1 Introduction

Choice architecture describes the environment in which choices are presented to decision-makers, or the design of those presentations (Hausman and Welch 2010; Thaler et al. 2012). The logical masters of choice architecture, so-called choice architects, are said to be tasked with the meaningful architecting of choices so as to influence the actions of decision-makers in an intentional way, without restricting options or significantly changing economic incentives (Thaler and Sunstein 2008). The notion of choice architecture emerges as a necessary component of nudge theory, a subset of behavioural science which seeks to meaningfully redesign choice architecture so as to influence decision-makers based on their behavioural biases, without restricting freedom of choice (Sunstein 2014).

Since its popular inception, most nudging and the architecting of choices has been performed by humans, usually in teams arranged as private consultancies or, more frequently, appendages of government (Sanders et al. 2018; Thaler and Sunstein, 2008). Increasingly, however, the architecting of choices is an automated activity, seemingly either devoid of a human choice architect, or devoid of the oversight of a human choice architect (Jameson et al. 2013; Mele et al. 2021; Weinmann et al. 2016; Yeung 2017). Take, for instance, the Facebook News Feed algorithm, which will curate, on a daily basis, around 300 posts to appear to the individual Facebook user, out of an average of around 1500 possible posts (Luckerson 2015). This is nudging via the meaningful design of choice architecture (Johnson et al. 2012); per Thaler and Sunstein (2008), no choices are mandated or banned (a user can always manually go onto pages and see what’s changed), posts are curated because humans are assumed to have bounded cognitive processes (e.g., bias; Simon 1955), and the posts which are selected are those which are predicted to be most interesting to the user (Luckerson 2015).

Insofar as Facebook and similar entities (to name a few: Google and its subsidiary services such as YouTube and Google Maps; Amazon; Microsoft and its subsidiary services such as LinkedIn; Facebook subsidiary services such as Instagram) architect choices, these entities—or rather, the algorithms they design and implement—would seem to function as autonomous choice architects (Johnson 2021; Johnson et al. 2012; Lavi 2017).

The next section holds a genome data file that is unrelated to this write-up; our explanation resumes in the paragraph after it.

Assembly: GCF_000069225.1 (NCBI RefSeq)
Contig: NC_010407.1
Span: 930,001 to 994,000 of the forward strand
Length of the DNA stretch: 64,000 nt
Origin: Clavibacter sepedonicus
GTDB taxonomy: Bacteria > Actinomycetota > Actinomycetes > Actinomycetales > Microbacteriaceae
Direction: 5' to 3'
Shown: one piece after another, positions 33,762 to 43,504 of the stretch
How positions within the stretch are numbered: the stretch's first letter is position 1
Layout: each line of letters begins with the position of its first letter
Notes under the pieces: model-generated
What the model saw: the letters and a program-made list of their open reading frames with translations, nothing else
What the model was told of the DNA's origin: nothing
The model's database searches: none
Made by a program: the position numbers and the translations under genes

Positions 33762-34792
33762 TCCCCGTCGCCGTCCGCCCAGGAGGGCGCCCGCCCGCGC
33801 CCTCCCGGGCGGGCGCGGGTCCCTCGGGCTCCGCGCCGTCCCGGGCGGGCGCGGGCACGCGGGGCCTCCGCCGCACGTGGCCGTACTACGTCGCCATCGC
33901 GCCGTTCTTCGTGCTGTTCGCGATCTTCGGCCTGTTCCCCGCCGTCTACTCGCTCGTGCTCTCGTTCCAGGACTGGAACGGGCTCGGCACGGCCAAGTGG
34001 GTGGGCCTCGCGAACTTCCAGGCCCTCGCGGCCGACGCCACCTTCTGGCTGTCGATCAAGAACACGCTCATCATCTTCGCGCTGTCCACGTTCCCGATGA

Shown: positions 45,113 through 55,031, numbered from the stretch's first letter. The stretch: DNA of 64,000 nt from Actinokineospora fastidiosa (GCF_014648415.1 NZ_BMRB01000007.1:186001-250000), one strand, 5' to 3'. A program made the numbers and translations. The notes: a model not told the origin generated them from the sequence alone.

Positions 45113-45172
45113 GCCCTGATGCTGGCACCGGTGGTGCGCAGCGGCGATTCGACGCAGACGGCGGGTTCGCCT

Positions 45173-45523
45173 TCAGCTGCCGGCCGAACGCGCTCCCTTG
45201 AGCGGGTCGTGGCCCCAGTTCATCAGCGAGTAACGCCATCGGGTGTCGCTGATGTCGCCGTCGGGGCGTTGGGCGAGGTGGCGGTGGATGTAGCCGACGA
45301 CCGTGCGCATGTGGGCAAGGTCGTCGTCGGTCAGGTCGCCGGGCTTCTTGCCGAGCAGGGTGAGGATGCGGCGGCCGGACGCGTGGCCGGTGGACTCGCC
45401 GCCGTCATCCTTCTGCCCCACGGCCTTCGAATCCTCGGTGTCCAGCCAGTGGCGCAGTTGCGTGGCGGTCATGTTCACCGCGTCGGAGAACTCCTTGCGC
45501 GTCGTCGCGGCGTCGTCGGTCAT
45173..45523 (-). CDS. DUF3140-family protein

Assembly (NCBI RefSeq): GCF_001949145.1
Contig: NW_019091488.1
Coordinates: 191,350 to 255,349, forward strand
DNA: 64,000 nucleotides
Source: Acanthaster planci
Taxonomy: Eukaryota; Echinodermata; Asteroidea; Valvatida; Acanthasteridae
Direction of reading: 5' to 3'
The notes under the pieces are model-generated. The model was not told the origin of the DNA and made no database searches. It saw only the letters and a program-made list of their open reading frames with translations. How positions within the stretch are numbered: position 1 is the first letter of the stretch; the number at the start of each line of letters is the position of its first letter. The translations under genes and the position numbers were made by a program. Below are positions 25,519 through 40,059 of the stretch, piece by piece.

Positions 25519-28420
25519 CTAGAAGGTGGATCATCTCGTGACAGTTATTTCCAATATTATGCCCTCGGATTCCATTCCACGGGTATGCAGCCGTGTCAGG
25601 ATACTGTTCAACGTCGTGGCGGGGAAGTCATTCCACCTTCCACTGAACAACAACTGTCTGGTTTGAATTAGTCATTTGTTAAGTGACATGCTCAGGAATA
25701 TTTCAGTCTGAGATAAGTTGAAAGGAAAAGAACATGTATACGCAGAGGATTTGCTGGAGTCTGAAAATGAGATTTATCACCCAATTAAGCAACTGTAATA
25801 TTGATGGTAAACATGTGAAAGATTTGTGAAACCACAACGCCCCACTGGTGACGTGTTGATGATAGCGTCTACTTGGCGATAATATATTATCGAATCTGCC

In this paper, we will explore the idea of autonomous choice architects, relating the concept to machine learning and AI. The notion that AI is now used to influence individual behaviour in ways both compatible to the concept of nudging and in other ways is not new (Helbing 2015; Jameson et al. 2013; Yeung 2017). However, exactly how AI may play the role of a choice architect is as of yet relatively underexplored (Mele et al. 2021), which is why we go into some detail regarding what nudging is, what AI is, and why we argue that AI can in fact be a choice architect. Having established this, we provide a novel foundation for discussing AI and nudging by avoiding imprecise and arguably erroneous accounts of how these concepts are related.

We define some terms in relation to these ideas in Sect. 2. Equipped with this background, we advance a perspective which regards choice architects as selectors, borrowing from Yeung’s (2017) argument that various technologies, such as machine learning, AI and algorithms more broadly, merely enable “selection optimisation” (p. 121) when it comes to nudging and choice architecture. Indeed, we argue that, at its core, to architect a choice is to select from a set of possible designs that which is predicted to be most effective at influencing the decision of a decision-maker in accordance with a pre-determined objective. This perspective may evoke criticism from various parties. To be clear, our perspective concerns the selection of choice architecture (i.e., nudging) from a set of known choice architectural techniques. Thus, we do not necessarily dismiss the creative and experimental component of designing nudges, which at present remains the reserve of human choice architects; we simply argue that once various components are designed, the process of changing choice architecture (i.e., nudging) is one of selection from this set of designs, a task which can be performed algorithmically or via an AI system. Furthermore, our discussion concerns autonomous systems insofar as they architect choices; we will not generally engage with criticisms of these systems beyond those which arise at this intersection (Susser et al. 2019; Zarsky 2019).